A 400-meter ship likened to a “stranded whale” blocking the Suez Canal could take weeks to move, authorities have warned.
The Ever Given, a three-year-old 220,000-ton ship, was jammed on the world’s largest shipping lane for the first time on Tuesday.
Five tugs are working to pull the ship into deeper water, according to ship tracking data.
New photos released today show tugs at work and dredgers trying to remove sand and mud from around the stuck ship.
Peter Berdowski, CEO of the Dutch company Boskalis, which is trying to free the ship, said it was too early to say how long the job could be.
“We cannot rule out that it may take weeks, depending on the situation,” Berdowski told the Dutch television program Nieuwsuur.
He said the bow and stern of the ship had been raised against both sides of the canal.
Mr. Berdowski added, “It’s like a giant beach whale. It’s an enormous weight on the sand.
“We may have to work with a combination of weight reduction, removing containers, oil and water from the ship, pulling boats and dredging sand.”
The ship ran diagonally across the single-lane section of the southern canal on Tuesday morning after losing the ability to steer in high winds and dust storms, the Suez Canal Authority (SCA) said in a statement.
Efforts to displace the 1,312-foot container that clogged traffic along the Suez Canal resumed Thursday at high tide.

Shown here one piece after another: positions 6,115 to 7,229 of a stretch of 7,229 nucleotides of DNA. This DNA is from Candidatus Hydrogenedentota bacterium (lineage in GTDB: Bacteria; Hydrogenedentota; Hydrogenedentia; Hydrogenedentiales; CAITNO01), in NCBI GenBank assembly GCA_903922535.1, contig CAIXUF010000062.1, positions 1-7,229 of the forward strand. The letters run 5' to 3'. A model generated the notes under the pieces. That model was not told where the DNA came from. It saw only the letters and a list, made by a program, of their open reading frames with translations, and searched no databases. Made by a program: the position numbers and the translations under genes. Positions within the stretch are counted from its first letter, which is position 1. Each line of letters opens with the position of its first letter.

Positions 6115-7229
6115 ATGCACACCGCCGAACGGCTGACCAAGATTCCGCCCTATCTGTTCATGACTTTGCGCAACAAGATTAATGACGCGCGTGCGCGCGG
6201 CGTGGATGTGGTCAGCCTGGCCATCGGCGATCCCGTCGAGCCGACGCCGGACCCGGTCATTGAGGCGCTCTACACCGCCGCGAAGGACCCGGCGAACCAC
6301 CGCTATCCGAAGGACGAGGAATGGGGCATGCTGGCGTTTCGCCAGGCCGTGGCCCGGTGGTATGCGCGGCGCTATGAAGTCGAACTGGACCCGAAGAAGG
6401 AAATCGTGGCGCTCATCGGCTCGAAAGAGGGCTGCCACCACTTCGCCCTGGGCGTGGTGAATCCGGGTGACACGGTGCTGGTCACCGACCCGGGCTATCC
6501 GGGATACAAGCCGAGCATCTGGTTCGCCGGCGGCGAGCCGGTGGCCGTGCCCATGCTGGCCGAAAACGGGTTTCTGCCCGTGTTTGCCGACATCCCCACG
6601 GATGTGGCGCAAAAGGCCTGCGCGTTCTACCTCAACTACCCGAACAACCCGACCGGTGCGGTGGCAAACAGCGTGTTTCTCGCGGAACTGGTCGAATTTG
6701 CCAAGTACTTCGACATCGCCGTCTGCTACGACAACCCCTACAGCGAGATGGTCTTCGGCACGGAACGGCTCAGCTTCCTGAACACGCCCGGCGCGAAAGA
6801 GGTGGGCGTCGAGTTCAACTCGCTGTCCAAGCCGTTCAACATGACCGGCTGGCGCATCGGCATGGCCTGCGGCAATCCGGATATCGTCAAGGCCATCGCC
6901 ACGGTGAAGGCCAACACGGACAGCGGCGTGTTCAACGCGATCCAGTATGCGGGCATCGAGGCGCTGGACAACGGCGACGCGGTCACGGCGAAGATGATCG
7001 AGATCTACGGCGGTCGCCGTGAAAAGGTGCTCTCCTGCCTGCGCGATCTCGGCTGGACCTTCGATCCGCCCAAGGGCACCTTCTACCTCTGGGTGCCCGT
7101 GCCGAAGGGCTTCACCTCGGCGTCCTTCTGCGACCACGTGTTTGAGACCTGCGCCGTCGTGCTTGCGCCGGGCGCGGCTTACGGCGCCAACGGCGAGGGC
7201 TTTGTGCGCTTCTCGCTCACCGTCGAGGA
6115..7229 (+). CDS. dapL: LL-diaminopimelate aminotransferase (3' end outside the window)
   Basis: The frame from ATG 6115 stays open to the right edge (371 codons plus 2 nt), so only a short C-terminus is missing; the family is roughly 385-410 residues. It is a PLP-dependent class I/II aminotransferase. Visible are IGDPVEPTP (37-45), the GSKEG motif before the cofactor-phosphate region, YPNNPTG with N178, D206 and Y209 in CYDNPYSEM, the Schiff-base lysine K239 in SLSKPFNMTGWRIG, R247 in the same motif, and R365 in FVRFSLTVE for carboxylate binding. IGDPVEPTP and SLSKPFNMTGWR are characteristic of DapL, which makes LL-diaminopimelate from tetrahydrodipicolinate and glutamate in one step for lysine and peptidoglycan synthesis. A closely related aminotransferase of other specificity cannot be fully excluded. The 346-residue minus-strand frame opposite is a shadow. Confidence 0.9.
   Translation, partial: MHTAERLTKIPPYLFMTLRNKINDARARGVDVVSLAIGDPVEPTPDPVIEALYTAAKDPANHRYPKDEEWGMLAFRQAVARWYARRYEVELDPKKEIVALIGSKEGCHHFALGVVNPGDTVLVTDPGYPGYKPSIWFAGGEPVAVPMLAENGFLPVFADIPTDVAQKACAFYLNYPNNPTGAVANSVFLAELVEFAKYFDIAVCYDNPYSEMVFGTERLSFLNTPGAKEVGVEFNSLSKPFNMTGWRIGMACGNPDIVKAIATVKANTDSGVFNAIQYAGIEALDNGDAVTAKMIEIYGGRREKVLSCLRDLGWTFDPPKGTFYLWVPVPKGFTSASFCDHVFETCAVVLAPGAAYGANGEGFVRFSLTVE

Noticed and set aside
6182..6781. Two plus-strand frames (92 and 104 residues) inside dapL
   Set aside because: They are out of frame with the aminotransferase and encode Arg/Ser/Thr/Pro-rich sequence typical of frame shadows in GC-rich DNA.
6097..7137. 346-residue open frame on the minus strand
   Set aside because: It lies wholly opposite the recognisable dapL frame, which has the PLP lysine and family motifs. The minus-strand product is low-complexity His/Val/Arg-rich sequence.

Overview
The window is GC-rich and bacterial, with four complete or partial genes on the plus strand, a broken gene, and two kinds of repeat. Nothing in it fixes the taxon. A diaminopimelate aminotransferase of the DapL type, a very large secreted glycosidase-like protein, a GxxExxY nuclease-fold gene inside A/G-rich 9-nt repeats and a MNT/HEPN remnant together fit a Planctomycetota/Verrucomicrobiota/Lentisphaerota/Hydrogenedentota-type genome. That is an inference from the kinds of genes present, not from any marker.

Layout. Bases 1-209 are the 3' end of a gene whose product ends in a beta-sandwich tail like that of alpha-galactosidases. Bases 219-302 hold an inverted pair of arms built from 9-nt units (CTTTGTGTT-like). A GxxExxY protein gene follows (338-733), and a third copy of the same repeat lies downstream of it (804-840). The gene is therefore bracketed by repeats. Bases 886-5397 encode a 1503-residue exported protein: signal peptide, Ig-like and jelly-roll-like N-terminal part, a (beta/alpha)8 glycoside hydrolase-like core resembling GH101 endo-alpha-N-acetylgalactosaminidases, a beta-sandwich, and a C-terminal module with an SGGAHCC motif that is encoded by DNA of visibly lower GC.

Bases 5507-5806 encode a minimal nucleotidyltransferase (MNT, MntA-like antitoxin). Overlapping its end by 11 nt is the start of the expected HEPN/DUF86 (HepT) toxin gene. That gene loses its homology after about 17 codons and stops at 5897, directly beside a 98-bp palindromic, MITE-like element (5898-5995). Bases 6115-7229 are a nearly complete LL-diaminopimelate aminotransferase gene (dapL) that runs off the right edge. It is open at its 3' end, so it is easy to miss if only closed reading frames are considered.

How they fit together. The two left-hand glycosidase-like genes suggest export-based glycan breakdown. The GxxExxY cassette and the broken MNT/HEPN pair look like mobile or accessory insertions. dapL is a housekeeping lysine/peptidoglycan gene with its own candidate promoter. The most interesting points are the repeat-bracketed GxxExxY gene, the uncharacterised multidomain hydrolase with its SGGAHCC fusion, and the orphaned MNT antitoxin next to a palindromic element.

It is now blocking transit in both directions through one of the busiest shipping channels in the world for goods, oil, grain and other products connecting Asia and Europe.
Bernhard Schulte Shipmanagement (BSM), Ever Given’s technical director, said dredgers were working to remove sand and mud from around the ship to free it, while tugs in conjunction with Ever Given’s winds were working to remove it to move.
The sea service company GAC issued a notice to customers overnight stating that efforts to free the ship with tugs continued, but the wind conditions and sheer size of the ship “hampered operations”.
The ship tracking software shows five tugs surrounding Ever Given and three more approaching it.
However, the ship’s GPS signal shows only minor changes in its position over the past 24 hours.
Several dozen vessels, including other large container ships, tankers carrying oil and gas, and bulk vessels carrying grain, have secured themselves at either end of the canal, causing one of the worst shipping jams in years.
Around 30 percent of the world’s shipping container volume is handled daily via the 193 km long Suez Canal, and around 12 percent of all global trade in all goods.
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Shipping experts say some shipping companies may be forced to divert ships around the southern tip of Africa if the blockage is not expected to clear within the next 24 to 48 hours.
This would add about a week to the trip.
However, the chairman of the Suez Canal Authority told the media that despite the blockade, some cargo could make its way south and efforts to oust Ever Given would continue.